Analysis: Iran’s Russian missiles ‘intensify arms race’
Range and advance tracking of S-300 system allows Iran to threaten aircraft long way from its borders.
Saudi Arabia’s costly war against Iranian-backed Houthi rebels in Yemen continues to provide a serious and ongoing source of tension across the Gulf. Meanwhile, the Russian intervention in Syria on the side of President Bashar al-Assad supports Iranian policy in Syria and directly threatens the aims of the Gulf state monarchies.
The announcement made this Monday that a long-discussed and highly controversial deal between Russia and Iran for the supply of advanced S-300 missile and air defence systems has finally been signed, will further enrage the Saudi government in particular and inflame regional tensions.
Analysis: A reluctant Russia in the Middle East?
The latest version available for export, the S-300VM, which NATO calls SA-23, is a long-range and highly capable surface-to-air missile (SAM) system which can shoot down both high-performance military aircraft as well as ballistic and cruise missiles.
Its range of 200km against high-flying aircraft targets will give Iran a weapons system capable of threatening air traffic and military jets far beyond its own borders.
Under most combat conditions the S-300 is very dangerous for modern combat aircraft that do not have very low observable (VLO) or stealth technology.
Russia claims that some versions of the system even have limited capabilities against stealth aircraft. However, no S-300s are known to have been fired in combat, let alone against stealth aircraft, so these claims are dubious.
A later modification of the basic S-300 line yielded Russia’s S-400 which was designed especially to improve capabilities against stealth fighters, suggesting previous versions could not reliably track or destroy these.
S-300VM systems based in forward positions held by Iran, such as islands in the Gulf, could project threat coverage as far as Kuwait City and the Ali Al-Salem and Ahmad Al-Jaber airbases, Al-Minhad and Al-Dhafra, as well as the oil fields of Zakum and Shariqah and Qatar’s north dome gas field.
Furthermore, air corridors used by international carriers through the Gulf could be shut by a threat from Iran should the country choose to do so during a crisis, although the international ramifications would be severe.
Operations against targets in Iran covered by S-300 systems, Gulf state or Western air forces would require extensive electronic-warfare support in terms of tracking, jamming, and suppression capabilities. Outside the United States Air Force and US Navy, such capabilities are in critically short supply.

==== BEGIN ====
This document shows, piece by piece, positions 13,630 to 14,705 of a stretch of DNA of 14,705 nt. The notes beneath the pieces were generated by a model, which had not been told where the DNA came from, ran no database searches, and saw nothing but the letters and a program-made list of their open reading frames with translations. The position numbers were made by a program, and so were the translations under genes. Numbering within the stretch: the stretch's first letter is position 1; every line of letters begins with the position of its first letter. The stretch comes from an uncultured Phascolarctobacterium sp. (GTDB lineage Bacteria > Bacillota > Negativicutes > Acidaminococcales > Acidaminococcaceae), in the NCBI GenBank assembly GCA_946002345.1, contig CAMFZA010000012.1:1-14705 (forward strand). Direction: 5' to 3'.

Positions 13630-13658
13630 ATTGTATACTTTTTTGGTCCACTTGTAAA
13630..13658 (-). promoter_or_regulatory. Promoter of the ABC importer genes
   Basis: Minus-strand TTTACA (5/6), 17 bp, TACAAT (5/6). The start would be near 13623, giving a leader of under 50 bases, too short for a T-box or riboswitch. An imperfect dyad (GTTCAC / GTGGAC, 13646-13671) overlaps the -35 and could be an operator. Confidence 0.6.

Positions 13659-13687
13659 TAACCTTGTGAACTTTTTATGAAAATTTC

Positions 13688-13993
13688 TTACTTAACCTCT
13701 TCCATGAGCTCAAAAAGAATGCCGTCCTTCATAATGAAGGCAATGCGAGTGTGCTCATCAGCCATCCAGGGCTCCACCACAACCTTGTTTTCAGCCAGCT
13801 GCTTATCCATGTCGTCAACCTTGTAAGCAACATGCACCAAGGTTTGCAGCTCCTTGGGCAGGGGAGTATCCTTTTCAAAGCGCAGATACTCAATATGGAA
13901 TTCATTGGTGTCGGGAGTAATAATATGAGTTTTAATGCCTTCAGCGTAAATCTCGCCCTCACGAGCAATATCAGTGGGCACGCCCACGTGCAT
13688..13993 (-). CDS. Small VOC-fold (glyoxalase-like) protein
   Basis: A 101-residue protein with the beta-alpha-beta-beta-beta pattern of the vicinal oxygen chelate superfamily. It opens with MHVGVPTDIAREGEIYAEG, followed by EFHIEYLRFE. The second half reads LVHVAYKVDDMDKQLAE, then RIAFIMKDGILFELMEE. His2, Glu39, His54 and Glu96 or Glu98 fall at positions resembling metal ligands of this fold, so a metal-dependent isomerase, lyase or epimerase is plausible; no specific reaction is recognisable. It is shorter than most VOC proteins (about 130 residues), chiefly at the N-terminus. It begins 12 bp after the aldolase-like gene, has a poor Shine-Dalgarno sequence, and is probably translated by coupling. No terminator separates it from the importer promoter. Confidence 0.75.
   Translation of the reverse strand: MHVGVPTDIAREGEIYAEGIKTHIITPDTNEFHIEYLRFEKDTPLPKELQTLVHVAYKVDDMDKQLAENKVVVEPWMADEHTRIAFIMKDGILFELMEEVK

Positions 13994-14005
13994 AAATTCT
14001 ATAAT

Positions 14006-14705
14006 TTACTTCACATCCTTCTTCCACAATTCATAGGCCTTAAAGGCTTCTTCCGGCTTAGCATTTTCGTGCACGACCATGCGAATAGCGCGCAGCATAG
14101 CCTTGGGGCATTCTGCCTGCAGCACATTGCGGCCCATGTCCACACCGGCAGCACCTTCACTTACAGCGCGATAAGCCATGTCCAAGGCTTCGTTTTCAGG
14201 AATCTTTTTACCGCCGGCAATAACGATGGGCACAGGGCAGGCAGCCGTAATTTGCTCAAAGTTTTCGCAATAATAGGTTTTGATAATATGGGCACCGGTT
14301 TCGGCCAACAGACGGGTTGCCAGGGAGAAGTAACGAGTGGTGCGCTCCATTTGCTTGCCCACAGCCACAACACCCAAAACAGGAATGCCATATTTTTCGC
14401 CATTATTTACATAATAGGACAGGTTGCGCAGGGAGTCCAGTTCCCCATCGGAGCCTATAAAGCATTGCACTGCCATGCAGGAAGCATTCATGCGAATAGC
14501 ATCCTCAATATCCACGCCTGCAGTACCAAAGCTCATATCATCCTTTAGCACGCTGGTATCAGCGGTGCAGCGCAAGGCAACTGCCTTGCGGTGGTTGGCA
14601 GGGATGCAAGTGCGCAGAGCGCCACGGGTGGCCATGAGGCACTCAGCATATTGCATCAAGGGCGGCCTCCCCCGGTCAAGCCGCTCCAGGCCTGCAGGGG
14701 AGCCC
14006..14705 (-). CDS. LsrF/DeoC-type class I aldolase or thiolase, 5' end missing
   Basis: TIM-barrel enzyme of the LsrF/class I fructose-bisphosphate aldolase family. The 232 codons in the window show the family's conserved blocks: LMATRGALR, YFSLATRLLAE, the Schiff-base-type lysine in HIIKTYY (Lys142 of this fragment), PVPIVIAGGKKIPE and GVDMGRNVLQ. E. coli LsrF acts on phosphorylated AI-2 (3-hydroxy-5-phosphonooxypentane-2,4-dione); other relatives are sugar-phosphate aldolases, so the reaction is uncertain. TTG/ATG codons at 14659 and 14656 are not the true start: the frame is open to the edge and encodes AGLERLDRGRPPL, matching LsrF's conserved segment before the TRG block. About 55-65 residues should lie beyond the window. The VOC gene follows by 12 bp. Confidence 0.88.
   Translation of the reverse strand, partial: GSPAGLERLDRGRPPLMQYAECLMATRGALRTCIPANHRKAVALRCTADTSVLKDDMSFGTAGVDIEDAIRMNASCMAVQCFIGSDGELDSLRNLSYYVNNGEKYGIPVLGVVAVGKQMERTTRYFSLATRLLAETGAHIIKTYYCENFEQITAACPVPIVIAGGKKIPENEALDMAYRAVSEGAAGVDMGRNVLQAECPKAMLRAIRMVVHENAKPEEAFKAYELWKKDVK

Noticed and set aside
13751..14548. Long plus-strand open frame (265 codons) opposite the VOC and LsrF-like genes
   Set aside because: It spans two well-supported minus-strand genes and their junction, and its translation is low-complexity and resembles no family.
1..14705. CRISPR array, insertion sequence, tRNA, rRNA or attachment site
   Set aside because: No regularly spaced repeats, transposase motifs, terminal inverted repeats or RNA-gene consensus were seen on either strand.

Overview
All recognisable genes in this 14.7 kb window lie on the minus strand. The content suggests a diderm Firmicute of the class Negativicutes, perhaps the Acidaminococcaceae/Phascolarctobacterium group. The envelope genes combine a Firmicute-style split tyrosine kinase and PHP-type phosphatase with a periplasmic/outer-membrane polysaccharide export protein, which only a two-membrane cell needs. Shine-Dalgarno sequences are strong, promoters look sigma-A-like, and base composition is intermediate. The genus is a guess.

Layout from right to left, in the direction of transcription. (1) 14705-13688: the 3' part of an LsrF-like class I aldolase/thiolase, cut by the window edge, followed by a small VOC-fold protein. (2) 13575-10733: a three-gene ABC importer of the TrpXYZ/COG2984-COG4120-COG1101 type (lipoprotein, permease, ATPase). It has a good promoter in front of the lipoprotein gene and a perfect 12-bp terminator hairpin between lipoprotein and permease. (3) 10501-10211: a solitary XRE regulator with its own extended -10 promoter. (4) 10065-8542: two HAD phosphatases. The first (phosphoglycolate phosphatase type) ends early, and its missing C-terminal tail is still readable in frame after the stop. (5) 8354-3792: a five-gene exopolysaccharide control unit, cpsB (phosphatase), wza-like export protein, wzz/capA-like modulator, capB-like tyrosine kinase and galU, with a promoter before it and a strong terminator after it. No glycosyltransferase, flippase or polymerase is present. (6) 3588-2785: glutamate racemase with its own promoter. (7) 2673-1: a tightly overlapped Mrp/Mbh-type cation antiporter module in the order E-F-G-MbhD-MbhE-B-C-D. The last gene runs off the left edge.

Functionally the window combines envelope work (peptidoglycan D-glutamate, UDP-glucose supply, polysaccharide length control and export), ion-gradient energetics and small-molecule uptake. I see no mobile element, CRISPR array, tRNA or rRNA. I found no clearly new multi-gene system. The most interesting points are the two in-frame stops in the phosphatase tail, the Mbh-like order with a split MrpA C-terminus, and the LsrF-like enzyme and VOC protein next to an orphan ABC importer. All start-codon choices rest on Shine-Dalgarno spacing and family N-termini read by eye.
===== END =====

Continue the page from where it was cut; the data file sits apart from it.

To stand a chance of suppressing S-300 systems without serious losses, would probably require US Navy EA-18G Growlers for brute-force jamming; RC-135U Combat Sent and RC-135V/W Rivet Joint aircraft for long-range signalling of intelligence and radar location; and F-22 Raptor and B-2 Spirit stealth aircraft for direct attacks.
In addition, AWACS and Joint-STARS battle management and coordination assets would be required to coordinate such a complex strike package.
The US Air Force also possesses the essential institutional experience required for suppression of enemy air defences (SEAD) operations, and multiple stealth assets which would be able to either bypass S-300 batteries altogether, or at least get close enough to them – without being tracked – to destroy or suppress them, and relay targeting information for standoff attacks by other aircraft.
This mix of capabilities would be a serious stretch for the US Air Force to deploy at short notice and impossible for any smaller air forces without US support.
However, even for the US, an operation like this would take months to organise and mount. The likely ‘first response’ from US Navy carrier battlegroups in the Gulf would be potentially vulnerable to an S-300 threat as the F-18 and EA-18 Growler are not stealth, although the Growler is a potent jammer platform.
Shift in dynamics
While S-300 systems cannot attack ground targets and so are predominantly defensive in nature, the Middle East’s fragile politics and the fact that Iran acquiring these systems will cause a significant change in military power dynamics, make them a potent source for future instability.
The US, UK and their Gulf allies would need to carefully weigh the risks of removing the threat entirely, or else learn to live with a strengthened Iranian hand across the Gulf.
US responses if and when deliveries commence might include increasing deployments of the US Air Force’s scarce F-22 Raptor stealth fighters to the region, and potentially to conduct ‘training sorties’ for B-2 Spirit stealth nuclear and conventional bombers near Iranian airspace as a show of force.
On the other hand, using stealth aircraft in proximity to Iran’s airspace on a regular basis might decline due to fears of giving Iran too much information on the S-300s ability to track these aircraft. The Gulf states are also more likely to renew their interest in Lockheed Martin’s stealthy F-35 fighter to help counterbalance the S-300. This could intensify the arms race already going on in the Middle East.